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CYCLOPS: Lives expand when we take time to read
Feb 23, 2017 | 2205 views | 0 0 comments | 230 230 recommendations | email to a friend | print
Experienced journalist, 
businessman living in Davis County
Experienced journalist, businessman living in Davis County

The opinions stated in this article are solely those of the author and not of The Davis Clipper. 

Author George R.R. Martin, whose novels led to the popular “Game of Thrones” TV series, once said, “People who don’t read books live one life, but people who read books live 1,000 lives.”

In the past 12 months, I have “lived” numerous lives. I toured with the Rolling Stones (“The Sun, the Moon, and the Rolling Stones” by Rich Cohen), mingled with English blue-collar thuggery (“Brighton Rock” by Graham Greene), held hands with wireless communication inventor Marconi and celebrated murderer Harley Crippen (“Thunderstruck” by the always readable Erik Larson), and traveled the intricate path behind one of  America’s most popular films (“Psycho,” co-written by actress Janet Leigh).

I have lived in Ireland (“The Likeness” by Tana French), Italy (“Darkness” and “The Bastards of Pizzofalcone” by Maurizio deGiovanni), and Scotland (“The Dead Hour” by Denise Mina).

I sympathized with the mother of a killer (“A Mother’s Reckoning” by Sue Klebold) and hung around with a music outlaw (“Waylon” by the singer’s son, Terry Jennings).

Yes, reading is a pleasure, although two of last year’s best-sellers (“American Heiress” retelling the Patty Hearst kidnapping written by CNN legal expert Jeffery Toobin, and the number one-charted “The Woman in Cabin 10” by Ruth Ware) were somewhat disappointing.  Toobin constantly repeated himself and “Cabin,” though often compared to “Gone Girl,” was not nearly as suspenseful.

But along the way I was also surprised by new authors, including the best-selling Emma Cline, whose “The Girls” offered a fictional view of Charlie Manson’s disciples.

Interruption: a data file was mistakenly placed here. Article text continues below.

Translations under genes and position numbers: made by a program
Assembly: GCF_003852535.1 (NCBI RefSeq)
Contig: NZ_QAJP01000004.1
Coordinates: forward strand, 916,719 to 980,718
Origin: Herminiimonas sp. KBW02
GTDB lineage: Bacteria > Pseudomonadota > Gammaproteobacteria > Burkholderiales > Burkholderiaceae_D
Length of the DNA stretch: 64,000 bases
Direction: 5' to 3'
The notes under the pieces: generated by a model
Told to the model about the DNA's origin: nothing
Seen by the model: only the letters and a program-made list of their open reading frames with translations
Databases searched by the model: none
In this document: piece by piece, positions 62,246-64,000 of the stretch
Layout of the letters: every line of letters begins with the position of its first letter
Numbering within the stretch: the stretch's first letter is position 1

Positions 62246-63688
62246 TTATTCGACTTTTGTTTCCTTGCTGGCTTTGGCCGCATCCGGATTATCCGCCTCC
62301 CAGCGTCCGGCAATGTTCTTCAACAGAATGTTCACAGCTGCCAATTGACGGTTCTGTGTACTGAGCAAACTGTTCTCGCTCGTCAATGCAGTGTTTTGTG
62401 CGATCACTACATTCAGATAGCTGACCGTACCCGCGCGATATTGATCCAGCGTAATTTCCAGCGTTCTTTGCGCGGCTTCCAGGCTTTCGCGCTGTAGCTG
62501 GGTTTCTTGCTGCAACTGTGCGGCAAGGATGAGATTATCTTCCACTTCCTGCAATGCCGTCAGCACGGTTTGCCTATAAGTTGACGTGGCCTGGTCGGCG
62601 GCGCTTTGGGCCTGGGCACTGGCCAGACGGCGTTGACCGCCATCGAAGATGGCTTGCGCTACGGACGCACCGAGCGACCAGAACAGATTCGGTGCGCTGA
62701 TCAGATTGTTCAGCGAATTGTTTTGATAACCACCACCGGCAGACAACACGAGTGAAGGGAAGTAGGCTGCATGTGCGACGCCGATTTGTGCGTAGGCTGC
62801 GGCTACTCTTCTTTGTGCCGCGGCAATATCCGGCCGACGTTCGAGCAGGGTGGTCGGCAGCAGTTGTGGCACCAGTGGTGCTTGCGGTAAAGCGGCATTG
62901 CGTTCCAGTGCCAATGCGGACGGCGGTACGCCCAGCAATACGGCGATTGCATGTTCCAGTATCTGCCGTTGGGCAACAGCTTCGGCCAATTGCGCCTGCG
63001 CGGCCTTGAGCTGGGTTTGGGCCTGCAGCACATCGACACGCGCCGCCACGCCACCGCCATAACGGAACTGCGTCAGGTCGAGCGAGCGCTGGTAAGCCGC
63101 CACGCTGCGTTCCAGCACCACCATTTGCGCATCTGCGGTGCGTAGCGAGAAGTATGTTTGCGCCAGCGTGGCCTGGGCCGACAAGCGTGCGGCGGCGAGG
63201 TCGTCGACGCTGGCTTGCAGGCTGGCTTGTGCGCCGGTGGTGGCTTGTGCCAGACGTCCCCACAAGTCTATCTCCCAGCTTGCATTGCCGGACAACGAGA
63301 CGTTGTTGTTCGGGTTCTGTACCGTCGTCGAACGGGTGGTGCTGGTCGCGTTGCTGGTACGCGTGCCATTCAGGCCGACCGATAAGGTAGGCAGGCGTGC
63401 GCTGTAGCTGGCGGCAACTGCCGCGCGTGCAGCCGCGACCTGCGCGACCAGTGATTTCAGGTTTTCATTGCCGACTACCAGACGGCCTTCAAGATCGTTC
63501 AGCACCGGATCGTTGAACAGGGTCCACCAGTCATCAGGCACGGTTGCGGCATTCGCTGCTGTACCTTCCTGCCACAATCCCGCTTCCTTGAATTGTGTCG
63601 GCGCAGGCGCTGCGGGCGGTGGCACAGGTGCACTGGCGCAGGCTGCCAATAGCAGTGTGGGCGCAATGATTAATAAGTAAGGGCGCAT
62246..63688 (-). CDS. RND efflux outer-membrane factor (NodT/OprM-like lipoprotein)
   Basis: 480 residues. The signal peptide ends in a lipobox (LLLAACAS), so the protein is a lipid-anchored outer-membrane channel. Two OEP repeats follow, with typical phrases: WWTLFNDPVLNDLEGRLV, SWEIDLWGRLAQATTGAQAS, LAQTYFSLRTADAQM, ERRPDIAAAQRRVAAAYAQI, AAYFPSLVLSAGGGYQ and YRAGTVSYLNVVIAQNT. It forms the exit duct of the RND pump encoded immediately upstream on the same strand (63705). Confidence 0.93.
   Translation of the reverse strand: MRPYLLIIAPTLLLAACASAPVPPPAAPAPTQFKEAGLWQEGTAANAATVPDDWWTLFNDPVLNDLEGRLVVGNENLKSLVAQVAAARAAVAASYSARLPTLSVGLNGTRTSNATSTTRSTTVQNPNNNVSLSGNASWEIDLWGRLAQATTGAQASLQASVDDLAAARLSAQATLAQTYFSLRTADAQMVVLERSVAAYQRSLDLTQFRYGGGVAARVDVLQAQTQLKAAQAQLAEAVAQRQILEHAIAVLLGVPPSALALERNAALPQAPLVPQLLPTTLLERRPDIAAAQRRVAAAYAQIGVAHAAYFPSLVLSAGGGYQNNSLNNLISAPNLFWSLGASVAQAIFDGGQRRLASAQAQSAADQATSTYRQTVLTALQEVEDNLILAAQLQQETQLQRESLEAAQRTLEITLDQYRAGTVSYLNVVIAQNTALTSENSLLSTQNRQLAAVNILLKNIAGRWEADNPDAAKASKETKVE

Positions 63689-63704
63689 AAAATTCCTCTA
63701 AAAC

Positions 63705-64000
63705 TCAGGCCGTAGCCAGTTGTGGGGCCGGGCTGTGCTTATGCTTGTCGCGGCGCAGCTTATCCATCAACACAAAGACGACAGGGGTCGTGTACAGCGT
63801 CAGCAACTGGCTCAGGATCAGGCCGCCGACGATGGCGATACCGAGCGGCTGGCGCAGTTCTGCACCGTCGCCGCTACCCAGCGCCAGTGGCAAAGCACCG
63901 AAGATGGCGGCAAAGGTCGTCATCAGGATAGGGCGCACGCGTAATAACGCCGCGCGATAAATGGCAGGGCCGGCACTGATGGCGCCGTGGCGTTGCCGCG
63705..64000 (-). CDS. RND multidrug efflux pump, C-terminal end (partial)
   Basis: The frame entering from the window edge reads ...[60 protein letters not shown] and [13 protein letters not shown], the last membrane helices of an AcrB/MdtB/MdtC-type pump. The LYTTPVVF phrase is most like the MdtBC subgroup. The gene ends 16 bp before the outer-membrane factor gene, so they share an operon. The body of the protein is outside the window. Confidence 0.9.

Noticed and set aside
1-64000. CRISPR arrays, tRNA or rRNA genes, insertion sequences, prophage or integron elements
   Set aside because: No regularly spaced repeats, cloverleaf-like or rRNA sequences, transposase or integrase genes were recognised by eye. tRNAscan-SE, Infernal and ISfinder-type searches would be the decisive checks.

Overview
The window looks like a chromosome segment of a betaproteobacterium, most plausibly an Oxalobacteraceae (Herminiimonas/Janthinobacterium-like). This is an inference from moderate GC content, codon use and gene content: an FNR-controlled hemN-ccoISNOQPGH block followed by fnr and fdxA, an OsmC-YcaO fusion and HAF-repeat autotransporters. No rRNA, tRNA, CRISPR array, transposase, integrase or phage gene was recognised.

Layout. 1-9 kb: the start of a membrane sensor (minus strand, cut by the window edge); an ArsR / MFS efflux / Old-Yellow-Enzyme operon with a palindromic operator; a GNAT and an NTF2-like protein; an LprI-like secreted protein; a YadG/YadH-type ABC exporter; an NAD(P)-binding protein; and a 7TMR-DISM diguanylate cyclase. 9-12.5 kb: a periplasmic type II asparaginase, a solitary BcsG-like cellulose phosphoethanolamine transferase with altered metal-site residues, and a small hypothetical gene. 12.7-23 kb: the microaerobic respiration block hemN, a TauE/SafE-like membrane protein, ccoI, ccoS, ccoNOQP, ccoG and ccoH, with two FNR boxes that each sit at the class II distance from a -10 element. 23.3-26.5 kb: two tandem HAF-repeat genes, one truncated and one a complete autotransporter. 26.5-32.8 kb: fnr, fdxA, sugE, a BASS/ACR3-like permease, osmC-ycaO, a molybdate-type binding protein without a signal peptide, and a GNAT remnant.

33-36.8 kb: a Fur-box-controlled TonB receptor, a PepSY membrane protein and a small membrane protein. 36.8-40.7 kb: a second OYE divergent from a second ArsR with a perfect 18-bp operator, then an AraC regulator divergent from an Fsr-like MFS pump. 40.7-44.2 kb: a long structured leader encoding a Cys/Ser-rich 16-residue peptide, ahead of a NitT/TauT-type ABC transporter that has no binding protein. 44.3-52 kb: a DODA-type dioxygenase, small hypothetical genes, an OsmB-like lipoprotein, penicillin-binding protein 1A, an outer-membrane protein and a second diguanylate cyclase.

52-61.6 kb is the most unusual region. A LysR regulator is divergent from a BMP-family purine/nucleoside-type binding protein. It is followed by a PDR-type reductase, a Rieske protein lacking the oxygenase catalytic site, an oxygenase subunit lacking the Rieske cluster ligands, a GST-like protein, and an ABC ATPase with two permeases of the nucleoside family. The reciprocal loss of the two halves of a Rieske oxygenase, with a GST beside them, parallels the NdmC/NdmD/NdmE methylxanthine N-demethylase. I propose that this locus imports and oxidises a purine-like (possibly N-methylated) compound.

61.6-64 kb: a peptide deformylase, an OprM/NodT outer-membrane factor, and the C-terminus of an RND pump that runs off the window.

I enjoyed several spy novels (“The Spy That Came in From the Cold” by John Le Carre, “City of Secrets” by Steward O’Nan, and “Havana Bay” by Martin Cruz Smith). I went back in time with 1940s and 1950s mystery authors Rex Stout and John Dickson Carr, although my two favorite mysteries were “Death in the Air,” an often overlooked Agatha Christie puzzler, and the more recent “Heartstopper” by Joy Fielding.

And that leaves enough space to mention my four favorite novels that I read in the past year.

Elizabeth Strout, the Pulitzer Prize-winning author of “Olive Kitteridge” and “The Burgess Boys,” featured the tender relationship between a mother and daughter in her most recent novel, “My Name is Lucy Barton.”  

Ivan Doig passed away shortly after finishing “Last Bus to Wisdom,” a witty and enlightening modern take on a Huck Finn running-from-home adventure.

Allen Eskens wrote “The Life We Bury”, the tale of a college student intrigued by the life of a convicted murderer who only has a few months to live.

And the best novel I read was Bill Clegg’s “Did You Ever Have a Family,” riveting back and forth memories of men and women residing in a small town where a horrific fire occurs.

Lives expired in that fire. But lives expand when we take the time to read.

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